How to Recognize Signs of Dry Rot in Your Home, & How to Fix It
April 30, 2016
April 30, 2016
Most homeowners have seen “dry rot” – a condition where wooden siding, beams, and other wooden parts of a house become weak and brittle – but many don’t understand the causes of dry rot, or how to protect against it.
Dry rot is caused by a wood-destroying fungus that can move through other materials, enabling it to reach protected wood as well as wood exposed to the elements. Despite its name, dry rot actually requires a significant amount of moisture (in the wood) to establish itself, and is most common in wet or humid environments, both inside and outside the home. The fungus can cause significant structural damage if allowed to spread unchecked, and recognizing dry rot early can avoid thousands of dollars in costly repairs.
Here are some common signs of dry rot infestation in wooden surfaces:
- Damp, Musty Odors. Dry rot occurs most commonly in wet or humid areas, because the dry rot fungus requires a damp environment to thrive. Damp or musty odors emanating from wooden surfaces can indicate fungal growth.
- Brown, red, or grey “skin” on wooden surfaces (with or without thread-like strand or fiber growth). If you notice anything growing on the wooden portions of your home, especially growths that look like mold, mushroomsor “skin,” contact a dry rot expert immediately.
- Shrunken, cracked, or darkened wood. If wooden surfaces inside or outside your home begin to look unusual, especially if the wood appears shrunken or darkened, dry rot may be present.
If you notice any of these symptoms, or suspect dry rot has invaded your home, consult an expert immediately. Delay will only make the condition worse. Experts may use some or all of these methods to help eliminate the fungus and fix your home:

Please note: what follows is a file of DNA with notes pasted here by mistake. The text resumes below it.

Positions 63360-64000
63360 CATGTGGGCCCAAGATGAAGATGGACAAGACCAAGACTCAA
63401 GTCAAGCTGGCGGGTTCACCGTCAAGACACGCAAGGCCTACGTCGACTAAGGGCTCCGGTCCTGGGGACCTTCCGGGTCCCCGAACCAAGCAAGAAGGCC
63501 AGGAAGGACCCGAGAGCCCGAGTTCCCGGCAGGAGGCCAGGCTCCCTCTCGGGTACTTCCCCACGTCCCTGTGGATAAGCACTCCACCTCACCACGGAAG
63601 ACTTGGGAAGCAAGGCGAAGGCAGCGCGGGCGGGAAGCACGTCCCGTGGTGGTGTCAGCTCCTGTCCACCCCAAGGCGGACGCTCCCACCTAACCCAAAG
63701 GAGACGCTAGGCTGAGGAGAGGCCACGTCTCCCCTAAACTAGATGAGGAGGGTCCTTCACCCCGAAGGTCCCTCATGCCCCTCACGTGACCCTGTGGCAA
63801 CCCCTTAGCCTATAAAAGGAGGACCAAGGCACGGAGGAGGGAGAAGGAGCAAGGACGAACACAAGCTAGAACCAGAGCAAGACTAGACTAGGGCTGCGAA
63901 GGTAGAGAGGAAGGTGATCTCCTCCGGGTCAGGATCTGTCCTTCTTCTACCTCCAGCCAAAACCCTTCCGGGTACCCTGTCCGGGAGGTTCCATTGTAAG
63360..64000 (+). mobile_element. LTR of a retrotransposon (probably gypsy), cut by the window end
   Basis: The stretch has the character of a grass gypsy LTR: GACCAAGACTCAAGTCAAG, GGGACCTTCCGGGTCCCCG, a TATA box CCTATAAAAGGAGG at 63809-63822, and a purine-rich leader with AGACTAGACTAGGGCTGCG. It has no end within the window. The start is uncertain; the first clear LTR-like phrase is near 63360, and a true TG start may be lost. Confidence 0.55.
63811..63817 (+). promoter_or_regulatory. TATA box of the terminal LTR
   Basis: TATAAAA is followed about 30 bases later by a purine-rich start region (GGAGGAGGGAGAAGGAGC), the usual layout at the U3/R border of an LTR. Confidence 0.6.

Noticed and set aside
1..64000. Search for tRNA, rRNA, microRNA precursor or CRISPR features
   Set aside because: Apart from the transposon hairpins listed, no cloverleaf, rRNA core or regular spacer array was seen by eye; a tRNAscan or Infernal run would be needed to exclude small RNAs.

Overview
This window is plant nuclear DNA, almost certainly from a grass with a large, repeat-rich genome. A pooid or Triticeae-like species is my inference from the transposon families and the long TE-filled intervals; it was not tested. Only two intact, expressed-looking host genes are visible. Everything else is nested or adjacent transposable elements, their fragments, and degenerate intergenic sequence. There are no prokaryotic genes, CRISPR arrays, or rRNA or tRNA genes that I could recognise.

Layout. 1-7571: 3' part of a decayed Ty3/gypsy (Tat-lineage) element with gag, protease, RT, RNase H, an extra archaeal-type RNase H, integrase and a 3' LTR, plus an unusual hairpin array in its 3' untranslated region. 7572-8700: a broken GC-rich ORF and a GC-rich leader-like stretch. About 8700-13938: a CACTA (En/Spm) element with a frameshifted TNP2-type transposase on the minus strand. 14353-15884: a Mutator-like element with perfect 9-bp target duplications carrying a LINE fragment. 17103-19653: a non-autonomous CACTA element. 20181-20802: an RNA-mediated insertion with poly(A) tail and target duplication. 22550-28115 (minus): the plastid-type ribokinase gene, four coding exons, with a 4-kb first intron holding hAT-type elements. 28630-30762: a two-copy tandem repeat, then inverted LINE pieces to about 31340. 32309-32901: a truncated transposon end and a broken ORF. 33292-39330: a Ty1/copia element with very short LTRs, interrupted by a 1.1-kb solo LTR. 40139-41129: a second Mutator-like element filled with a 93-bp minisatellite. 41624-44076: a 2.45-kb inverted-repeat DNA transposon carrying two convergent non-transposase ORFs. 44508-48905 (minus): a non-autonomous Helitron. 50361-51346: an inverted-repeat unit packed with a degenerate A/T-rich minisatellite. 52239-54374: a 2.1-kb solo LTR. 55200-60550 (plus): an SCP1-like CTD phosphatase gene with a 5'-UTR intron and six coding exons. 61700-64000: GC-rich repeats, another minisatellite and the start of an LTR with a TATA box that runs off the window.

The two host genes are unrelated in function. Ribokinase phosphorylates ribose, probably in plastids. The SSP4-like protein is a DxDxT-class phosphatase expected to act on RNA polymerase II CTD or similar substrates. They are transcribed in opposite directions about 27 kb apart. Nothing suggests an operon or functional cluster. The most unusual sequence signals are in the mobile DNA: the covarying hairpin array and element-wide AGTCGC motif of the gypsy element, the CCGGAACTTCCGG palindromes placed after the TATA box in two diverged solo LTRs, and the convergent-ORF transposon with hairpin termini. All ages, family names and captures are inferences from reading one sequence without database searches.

- Treating impacted boards with fungicides. Only certain fungicides work on dry rot, but the effective ones kill the fungus and stop further damage. Fungicidal treatments are most effective in the early phases of dry rot infestations.
- Removal of affected wood and replacement with pre-treated boards.Once dry rot impacts the integrity of siding or other wooden structures, stopping the fungus requires removal of the impacted wood, which will normally be replaced with boards pre-treated with anti-dry rot fungicides.
- Masonry sterilization. Where evidence suggests the dry rot fungus passed through other building materials to reach the impacted wooden area, experts may recommend sterilization of masonry and other non-wooden materials to help prevent the fungus from returning.
Dry rot can also reduce the selling price of a home—sometimes significantly—because buyers normally expect the seller to pay to repair any dry rot discovered during the escrow and inspection process. Sellers who want to avoid this expense should consider selling the house directly to an investor, like 4 Brothers Buy Houses, instead. 4 Brothers Buy Houses will purchase your home in any condition, and won’t reduce the price after the offer is accepted if the house has dry rot issues.Click here for more information, or to request a free quote today.